Sirius Beats, Lifts Guidance as Subscribers Rise

NEW YORK ( TheStreet) - Sirius XM ( SIRI) comfortably beat Wall Street's revenue and earnings estimates during the second quarter and raised its guidance Tuesday.

The satellite radio giant brought in revenue of $838 million, a 13% hike on the prior year's quarter, and above analysts' estimate of $834.88 million.

Sirius earned 48 cents a share on net income of $3.1 billion, compared to 3 cents a share and $173 million in the same period last year. Analysts surveyed by Thomson Reuters were expecting earnings of 2 cents a share. The company's second-quarter net income, however, includes a $3 billion income tax benefit.

"SiriusXM continued its exceptional performance in the second quarter, adding over 600,000 subscribers, which represents a post-merger record, despite the mixed macroeconomic trends," explained Sirius CEO Mel Karmazin, in a statement. "We also attained a record-level free cash flow of $230 million -- the highest single quarterly free cash flow figure in SiriusXM's history."

Sirius XM, which was formed out of the 2007 merger of Sirius Satellite Radio and XM Satellite Radio, grew its subscribers by 622,000 during the quarter, reaching a record 22.9 million subscribers.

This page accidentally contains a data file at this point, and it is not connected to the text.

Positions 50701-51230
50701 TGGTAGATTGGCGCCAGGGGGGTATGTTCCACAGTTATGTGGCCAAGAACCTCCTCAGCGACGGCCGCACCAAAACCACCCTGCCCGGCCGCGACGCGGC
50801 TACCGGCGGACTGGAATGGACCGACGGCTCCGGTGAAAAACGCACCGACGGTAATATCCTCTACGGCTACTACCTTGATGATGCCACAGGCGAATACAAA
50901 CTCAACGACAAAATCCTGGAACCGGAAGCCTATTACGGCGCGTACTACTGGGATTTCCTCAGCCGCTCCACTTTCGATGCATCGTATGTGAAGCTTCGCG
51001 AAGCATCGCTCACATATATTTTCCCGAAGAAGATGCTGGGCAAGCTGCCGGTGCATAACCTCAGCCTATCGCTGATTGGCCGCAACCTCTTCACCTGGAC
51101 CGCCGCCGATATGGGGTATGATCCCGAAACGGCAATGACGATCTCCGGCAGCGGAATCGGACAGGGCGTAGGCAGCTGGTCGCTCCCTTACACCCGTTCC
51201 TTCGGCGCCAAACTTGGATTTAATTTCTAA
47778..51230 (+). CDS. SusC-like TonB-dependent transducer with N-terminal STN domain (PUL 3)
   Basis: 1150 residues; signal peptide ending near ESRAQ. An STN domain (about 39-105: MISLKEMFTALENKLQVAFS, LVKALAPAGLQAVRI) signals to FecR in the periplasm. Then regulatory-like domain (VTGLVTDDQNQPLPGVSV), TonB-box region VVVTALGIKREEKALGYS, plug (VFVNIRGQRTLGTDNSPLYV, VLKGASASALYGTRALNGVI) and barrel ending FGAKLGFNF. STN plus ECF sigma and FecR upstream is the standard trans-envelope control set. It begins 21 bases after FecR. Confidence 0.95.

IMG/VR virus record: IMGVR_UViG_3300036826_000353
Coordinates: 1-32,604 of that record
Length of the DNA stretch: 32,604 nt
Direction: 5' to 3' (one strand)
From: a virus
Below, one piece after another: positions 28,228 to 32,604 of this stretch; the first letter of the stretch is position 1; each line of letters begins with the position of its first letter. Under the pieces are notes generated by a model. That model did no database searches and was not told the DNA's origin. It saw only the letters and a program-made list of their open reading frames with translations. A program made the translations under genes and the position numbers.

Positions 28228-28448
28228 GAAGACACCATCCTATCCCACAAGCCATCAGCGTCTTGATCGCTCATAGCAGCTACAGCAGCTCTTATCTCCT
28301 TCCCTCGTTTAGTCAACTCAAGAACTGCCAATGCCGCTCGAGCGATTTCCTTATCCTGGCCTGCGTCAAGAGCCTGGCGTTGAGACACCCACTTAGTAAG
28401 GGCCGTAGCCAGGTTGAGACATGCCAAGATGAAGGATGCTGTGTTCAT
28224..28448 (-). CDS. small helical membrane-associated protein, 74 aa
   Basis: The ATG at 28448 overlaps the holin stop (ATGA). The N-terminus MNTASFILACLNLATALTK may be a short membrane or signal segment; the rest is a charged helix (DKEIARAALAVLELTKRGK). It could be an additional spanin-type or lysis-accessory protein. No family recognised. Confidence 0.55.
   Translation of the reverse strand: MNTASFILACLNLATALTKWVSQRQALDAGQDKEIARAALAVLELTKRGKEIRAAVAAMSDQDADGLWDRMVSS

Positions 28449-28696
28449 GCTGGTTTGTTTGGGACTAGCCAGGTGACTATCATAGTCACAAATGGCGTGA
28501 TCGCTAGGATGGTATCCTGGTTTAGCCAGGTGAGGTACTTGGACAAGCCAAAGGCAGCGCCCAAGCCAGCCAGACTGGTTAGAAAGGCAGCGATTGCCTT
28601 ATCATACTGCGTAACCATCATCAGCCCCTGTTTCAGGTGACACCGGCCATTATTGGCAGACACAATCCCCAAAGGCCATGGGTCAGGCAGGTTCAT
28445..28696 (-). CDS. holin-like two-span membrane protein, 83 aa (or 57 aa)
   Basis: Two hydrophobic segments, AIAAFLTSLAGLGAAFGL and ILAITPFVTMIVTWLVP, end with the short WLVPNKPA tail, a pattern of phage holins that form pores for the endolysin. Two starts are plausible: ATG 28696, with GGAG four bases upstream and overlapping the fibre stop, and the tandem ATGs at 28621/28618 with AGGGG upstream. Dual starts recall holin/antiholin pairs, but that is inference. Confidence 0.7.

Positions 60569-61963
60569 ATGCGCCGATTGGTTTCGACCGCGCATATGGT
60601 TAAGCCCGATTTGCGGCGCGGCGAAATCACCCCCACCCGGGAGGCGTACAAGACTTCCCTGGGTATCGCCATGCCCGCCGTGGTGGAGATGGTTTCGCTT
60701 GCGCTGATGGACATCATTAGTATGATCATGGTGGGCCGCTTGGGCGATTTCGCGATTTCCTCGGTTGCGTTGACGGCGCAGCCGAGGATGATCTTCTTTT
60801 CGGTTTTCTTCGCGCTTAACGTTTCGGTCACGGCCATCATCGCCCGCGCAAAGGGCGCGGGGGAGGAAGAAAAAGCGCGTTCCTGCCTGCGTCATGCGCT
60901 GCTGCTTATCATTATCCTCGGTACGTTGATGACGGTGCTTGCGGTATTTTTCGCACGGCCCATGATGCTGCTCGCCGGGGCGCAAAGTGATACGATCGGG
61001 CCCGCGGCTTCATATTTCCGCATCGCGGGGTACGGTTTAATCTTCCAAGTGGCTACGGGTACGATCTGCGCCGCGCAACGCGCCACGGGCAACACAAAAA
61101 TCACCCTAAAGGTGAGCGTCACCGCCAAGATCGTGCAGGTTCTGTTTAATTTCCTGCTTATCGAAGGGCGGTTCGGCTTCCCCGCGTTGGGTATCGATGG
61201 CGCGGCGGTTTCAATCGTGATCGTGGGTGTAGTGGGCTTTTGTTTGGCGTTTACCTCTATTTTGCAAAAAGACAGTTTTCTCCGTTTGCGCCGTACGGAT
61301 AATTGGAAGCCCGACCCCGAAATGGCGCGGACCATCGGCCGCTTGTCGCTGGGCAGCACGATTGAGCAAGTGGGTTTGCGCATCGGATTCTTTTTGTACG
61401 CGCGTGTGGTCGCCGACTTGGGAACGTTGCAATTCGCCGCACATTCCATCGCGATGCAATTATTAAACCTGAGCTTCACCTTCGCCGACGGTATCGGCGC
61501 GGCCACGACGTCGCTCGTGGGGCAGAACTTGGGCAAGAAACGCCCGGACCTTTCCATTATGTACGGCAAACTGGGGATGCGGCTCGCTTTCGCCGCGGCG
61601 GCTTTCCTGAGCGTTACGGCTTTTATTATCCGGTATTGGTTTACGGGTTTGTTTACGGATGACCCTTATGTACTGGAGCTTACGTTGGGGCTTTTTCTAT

The company's free cash flow of $230 million represented a 39% hike on the prior year's quarter. Despite speculation that Sirius might return some of its haul to investors, the company's press release made no mention of a change in its strategy.

Sirius, which announced the price hike in its history earlier this year, also raised its 2012 revenue guidance Tuesday to approaching $3.4 billion from about $3.3 billion. Analysts are looking for sales of $3.38 billion.

Sirius also raised its 2012 net subscriber growth and adjusted EBITDA guidance to approaching 1.6 million and approximately $900 million from 1.5 million and approximately $875 million, respectively.

Shares of Sirius, which has shock jock Howard Stern as its highest-profile employee, rose 2.27% to $2.25 before market open.

--Written by James Rogers in New York.

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